When you file for bankruptcy, the court considers all your assets (whether you own them outright or were paying them off). Depending on the type of bankruptcy you file for, you might be required to sell the asset and use the funds to pay your creditors, keep the asset and pay according to a pre-determined plan or use the homestead exemption in The Woodlands, TX.
What is the homestead exemption?
If you have enough equity in your home—that is, it’s worth more than what’s left on the mortgage—you may be able to use the homestead exemption to keep your home. Depending on the type of bankruptcy you file, this will have different financial and legal ramifications. The idea behind the exemption is that you need to retain enough property to have a home and everything you need for employment. Otherwise, you won’t get the fresh start that bankruptcy promises; you’d just be further in debt, with no way of working.
In Chapter 7 bankruptcy, you’re required to sell all of your non-exempt assets in order to pay off your creditors. In many cases, that can include your home. However, if the homestead exemption in your state covers all the equity currently in your home and you pay your monthly payments, you’ll be able to keep it. If the equity exceeds the exemption, you’ll be required to sell. The trustee will refund you the amount of the homestead exemption and use the remaining cash to help pay off your creditors.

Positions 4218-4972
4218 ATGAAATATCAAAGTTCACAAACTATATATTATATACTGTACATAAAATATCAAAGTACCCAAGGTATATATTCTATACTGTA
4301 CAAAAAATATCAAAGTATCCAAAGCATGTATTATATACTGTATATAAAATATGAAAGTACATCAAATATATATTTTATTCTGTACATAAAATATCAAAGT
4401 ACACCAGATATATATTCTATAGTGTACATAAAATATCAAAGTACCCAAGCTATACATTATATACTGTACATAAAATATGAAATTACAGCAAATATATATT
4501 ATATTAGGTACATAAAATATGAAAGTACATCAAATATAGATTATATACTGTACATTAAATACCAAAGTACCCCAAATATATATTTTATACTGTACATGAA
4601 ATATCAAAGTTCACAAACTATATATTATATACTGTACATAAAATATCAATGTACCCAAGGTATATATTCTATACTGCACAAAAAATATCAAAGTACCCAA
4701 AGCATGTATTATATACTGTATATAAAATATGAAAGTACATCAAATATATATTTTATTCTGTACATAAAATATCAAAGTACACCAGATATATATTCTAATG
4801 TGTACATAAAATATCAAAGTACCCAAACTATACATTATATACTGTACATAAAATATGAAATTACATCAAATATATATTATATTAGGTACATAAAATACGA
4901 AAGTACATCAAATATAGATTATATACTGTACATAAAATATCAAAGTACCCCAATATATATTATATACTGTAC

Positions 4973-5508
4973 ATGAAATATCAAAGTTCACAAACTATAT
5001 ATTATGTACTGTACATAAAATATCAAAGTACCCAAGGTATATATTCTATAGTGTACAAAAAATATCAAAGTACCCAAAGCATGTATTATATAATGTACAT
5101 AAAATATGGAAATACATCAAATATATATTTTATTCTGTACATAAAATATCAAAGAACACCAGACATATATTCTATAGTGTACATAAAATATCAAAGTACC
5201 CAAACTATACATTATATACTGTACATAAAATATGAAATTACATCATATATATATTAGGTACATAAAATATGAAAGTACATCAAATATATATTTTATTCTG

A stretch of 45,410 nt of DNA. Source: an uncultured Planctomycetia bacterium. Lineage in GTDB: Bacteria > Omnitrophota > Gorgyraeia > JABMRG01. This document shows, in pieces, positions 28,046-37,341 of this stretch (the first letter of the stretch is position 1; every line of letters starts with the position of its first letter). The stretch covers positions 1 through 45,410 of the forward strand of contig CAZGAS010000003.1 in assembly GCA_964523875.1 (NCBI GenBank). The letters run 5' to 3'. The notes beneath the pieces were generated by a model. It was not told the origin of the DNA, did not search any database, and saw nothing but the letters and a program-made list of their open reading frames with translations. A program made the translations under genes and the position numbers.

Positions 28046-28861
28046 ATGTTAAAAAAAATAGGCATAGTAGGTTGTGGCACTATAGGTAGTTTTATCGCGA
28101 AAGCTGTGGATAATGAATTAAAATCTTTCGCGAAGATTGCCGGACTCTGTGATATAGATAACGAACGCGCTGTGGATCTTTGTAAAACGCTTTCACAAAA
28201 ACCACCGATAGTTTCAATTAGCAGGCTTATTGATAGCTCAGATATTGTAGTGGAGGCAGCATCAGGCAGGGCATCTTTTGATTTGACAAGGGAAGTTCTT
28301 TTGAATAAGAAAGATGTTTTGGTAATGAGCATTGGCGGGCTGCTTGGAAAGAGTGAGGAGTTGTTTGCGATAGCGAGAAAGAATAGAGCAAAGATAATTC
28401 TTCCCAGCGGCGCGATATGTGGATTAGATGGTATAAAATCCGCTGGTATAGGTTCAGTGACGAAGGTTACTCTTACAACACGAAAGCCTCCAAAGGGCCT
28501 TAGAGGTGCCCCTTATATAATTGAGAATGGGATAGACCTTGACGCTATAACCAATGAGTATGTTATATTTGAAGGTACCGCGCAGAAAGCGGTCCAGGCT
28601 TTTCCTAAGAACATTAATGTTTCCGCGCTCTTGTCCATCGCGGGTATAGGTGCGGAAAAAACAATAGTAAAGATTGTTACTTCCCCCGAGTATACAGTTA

In Chapter 13 bankruptcy, you can keep your home, provided you keep up with your monthly mortgage payments as well as the bankruptcy monthly plan payments. However, you’ll need to pay whatever the non-exempt equity is within your bankruptcy repayment plan. This can be an issue if you have a lot of non-exempt equity in your home—you’ll need to be realistic about what you can afford to pay each month, and if hanging onto your home is worth the ultimate cost.
How do I know if I should use the homestead exemption?
If you’re considering using the Chapter 7 or Chapter 13 homestead exemptions in The Woodlands, TX, consult with an attorney. Your individual circumstances may make it more prudent to file for one type of bankruptcy over another, and the best way to examine your options is to talk to an expert.
Ultimately, you should walk into a bankruptcy proceeding knowing there’s a fair to strong chance that you could lose your home—but when you have skilled legal advice, it’s easier to determine what the best course of action might be. Remember that the goal of bankruptcy is not just to free you from oppressive debt, but to compensate your creditors as much as possible. Sometimes that does mean selling your home.
For more information on the homestead exemption in The Woodlands, TX, contact James R. Jones, Attorney at Law. We’ve been handling bankruptcy cases in Texas for over 25 years, and look forward to discussing the particulars of your situation.